Re: Reasonable and proportionate
Most of them aren't living long enough to see their grandkids not get the internet, I'd imagine...
1788 posts • joined 26 Jun 2007
Most of them aren't living long enough to see their grandkids not get the internet, I'd imagine...
Yup, I did LOGO with a turtle back when I was eight or nine in primary school.
Drew a massive pentagram four feet across with 360 one degree turns for the circle on the outside.
Teacher was well impressed.
That was over 20 years ago!
Steven "feels old" R
So if you cripple your upload speed and have a low personal seed ratio, you have to pay £50, if you leave your seed box running 24/7 on an unmetered gigabit connection, £5000 fine?
Steven "kidding a bit" R
To be fair, it was not dissimilar to USB1 when it came out, as I recall - although it was a while ago. Apple pushed it on the iMac and it gained a lot more traction.
If it causes USB-C to be implemented more widely on other hardware, that's fine by me.
As for the just one connector....be interesting to see how that is worked around in the real world. Presumably a y-cable on the power connector or something?
Also, no, they don't. PG/VG, flavouring, nicotine (all pharmaceutical grade) is all that any good E-cig liquid contains.
Research that shows harm from them at greater than a percentage of smoking a cigarette has almost without exception, been rubbished by all reputable peer sources. For example, yes, you can get formaldahyde from them. If you run the coils *way* over spec for *way* longer than anyone would in the real world.
It's like claiming that Honda VTEC engines expire prematurely because you put it in neutral and wedged a brick on the throttle. Yes, that sort of abuse might cause problems.
Show me some reputable evidence of serious harm - that is, something less than 90% less harmful than a normal ciggy - and I might reconsider.
At the moment, the main research into e-cig harm is whether it's between 90% or 95% less harmful than a boggo ciggy....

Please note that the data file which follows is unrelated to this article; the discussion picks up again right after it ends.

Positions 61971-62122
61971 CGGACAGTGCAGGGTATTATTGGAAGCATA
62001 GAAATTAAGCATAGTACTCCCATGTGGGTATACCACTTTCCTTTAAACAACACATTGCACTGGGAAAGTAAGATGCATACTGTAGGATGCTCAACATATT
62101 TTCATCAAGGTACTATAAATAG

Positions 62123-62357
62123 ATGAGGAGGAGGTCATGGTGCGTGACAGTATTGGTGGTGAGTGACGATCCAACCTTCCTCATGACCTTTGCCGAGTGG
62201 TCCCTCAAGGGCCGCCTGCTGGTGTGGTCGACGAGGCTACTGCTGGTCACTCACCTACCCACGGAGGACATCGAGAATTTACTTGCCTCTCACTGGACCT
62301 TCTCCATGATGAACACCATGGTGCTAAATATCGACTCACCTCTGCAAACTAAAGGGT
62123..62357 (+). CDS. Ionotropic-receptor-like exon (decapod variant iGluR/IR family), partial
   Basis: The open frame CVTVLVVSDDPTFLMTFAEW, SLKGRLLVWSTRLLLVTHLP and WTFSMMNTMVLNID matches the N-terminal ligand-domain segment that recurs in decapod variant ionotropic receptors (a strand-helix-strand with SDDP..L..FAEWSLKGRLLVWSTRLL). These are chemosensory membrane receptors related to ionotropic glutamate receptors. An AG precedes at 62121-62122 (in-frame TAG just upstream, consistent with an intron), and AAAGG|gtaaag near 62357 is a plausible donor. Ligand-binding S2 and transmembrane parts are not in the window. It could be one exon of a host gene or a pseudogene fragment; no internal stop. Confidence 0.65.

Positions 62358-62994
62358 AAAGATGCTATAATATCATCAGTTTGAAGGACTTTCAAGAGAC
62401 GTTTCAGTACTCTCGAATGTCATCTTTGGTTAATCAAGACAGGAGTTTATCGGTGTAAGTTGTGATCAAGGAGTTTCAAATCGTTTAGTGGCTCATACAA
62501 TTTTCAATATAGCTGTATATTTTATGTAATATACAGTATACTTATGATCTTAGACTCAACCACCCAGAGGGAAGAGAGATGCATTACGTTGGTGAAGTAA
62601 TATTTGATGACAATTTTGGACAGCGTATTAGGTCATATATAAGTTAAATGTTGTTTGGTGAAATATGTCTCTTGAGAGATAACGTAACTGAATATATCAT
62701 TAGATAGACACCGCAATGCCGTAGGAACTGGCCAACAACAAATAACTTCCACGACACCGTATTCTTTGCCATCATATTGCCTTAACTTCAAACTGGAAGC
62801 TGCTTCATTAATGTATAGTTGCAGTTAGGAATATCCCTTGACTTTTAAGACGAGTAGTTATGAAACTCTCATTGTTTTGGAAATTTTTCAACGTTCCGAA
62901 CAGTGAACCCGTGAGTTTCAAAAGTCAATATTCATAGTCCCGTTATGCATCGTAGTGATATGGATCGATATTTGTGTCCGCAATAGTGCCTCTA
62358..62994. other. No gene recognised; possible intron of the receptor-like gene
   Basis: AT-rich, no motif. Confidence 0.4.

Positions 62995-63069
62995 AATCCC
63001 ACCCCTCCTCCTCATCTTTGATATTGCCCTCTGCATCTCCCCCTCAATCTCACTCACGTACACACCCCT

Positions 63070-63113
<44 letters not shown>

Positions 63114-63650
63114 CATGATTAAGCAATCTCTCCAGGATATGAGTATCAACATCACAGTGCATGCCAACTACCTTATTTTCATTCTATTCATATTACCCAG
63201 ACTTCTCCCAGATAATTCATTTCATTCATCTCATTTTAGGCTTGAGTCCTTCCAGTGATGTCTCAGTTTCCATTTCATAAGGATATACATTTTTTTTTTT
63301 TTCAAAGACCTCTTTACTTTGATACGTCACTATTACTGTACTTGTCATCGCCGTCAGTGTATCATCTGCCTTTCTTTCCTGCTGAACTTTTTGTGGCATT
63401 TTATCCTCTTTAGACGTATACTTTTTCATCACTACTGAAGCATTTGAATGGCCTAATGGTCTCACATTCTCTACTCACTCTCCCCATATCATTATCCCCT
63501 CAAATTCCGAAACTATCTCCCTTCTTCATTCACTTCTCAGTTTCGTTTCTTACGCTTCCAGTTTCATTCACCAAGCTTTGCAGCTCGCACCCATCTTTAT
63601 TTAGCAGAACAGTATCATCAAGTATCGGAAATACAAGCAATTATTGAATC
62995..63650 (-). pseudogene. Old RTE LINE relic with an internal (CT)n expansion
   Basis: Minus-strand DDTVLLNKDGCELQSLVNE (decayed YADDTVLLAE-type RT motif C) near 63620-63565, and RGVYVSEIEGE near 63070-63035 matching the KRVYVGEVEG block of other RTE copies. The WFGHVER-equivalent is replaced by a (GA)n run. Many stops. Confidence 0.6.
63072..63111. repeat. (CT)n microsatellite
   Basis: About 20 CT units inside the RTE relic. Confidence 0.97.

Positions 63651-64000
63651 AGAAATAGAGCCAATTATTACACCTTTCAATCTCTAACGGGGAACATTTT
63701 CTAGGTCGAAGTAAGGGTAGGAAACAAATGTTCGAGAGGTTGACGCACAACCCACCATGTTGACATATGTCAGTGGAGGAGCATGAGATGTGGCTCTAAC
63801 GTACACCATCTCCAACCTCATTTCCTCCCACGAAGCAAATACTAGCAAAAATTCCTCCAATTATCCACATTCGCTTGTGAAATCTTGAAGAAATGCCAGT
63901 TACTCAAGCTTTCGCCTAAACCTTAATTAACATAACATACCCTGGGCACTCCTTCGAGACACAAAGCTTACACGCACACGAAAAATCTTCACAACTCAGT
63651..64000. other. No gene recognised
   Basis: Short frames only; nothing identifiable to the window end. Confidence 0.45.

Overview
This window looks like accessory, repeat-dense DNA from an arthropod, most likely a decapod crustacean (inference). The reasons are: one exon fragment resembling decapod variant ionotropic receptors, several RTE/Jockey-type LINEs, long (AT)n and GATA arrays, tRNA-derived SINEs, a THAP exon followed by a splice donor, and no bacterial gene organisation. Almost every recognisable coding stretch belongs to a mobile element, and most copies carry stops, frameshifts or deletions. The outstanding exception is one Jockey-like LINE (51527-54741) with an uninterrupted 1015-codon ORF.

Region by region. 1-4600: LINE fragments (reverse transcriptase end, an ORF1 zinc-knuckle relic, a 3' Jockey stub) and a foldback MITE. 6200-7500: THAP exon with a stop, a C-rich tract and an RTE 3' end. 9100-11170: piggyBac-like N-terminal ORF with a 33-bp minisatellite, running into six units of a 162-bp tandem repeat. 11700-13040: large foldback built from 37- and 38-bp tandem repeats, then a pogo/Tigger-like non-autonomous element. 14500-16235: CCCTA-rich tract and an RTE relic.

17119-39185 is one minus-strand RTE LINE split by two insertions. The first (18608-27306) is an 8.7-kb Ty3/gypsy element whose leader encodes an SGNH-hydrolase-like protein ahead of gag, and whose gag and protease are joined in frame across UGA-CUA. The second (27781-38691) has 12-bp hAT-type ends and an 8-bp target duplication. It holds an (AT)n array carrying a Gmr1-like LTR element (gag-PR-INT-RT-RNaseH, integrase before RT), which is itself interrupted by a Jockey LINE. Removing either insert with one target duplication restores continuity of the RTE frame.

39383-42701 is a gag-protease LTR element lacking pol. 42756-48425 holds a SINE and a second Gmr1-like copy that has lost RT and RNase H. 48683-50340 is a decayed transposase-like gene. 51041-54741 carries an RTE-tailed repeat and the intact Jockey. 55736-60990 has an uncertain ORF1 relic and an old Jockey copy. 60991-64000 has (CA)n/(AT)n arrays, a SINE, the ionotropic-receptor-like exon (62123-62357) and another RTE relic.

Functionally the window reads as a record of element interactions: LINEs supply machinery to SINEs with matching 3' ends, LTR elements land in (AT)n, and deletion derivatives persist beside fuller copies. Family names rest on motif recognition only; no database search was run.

I get 50ml bottles of electric ciggy liquid. They come as a bottle with a seperate, threaded dropper to replace the leakproof tab and cap that the bottle is sealed with for transport. Fine.
Remove cap and leakproof tab. Screw on dropper top. Seems tight. Slip into jacket pocket.
Finish contents of current tank. Open up, get bottle out...hey, this is a bit slimey....ah. Half the contents gone. Pocket soaked in PG/VG mix.
Turns out the dropper cap has it's own 'tamper proof' seal (like wot bottles of water/coke have - you know the one) which is meant for when it's put on a suitable bottle with a catch ring, which the actual bottle of e-cig liquid is not. Cut off the tamper proof ring, and it screws down tightly.
That's what I get for making assumptions. Anyway, the jacket was put through the wash, but the lining was still stained so I had to junk it.
I never got a gift card for free beer.
Clearly, my contributions aren't as valued as some peoples :-(
Steven "dry week" R.
I got that too.
Also, El Reg badges can't have that much value garnered to them; I have one, and I'm well known for talking utter tat on most occasions.
AMD are likely to back it as they wrote large chunks of the core code - Vulkan had the entire Mantle stack donated to it, to be done with as Khronos pleased.
What I meant was, I can't recall which AMD cards are at what OGL level, but further news suggests anything from an HD5xxx series onwards will be Vulkan compliant.
So no, no new GPU to take advantage of Vulkan enabled engines like Source 2...
It'll run on anything OpenGL ES 3.1 compliant from what I've read elsewhere (which suggests hardware tesselation support it's necessary?) providing the vendor implements it correctly, so that'll be a Geforce 400 or newer.
Not entirely sure about the AMD side, but given Vulkan contains a fair chunk of Mantle in it, I'd hope they'd make the effort to get it working nicely.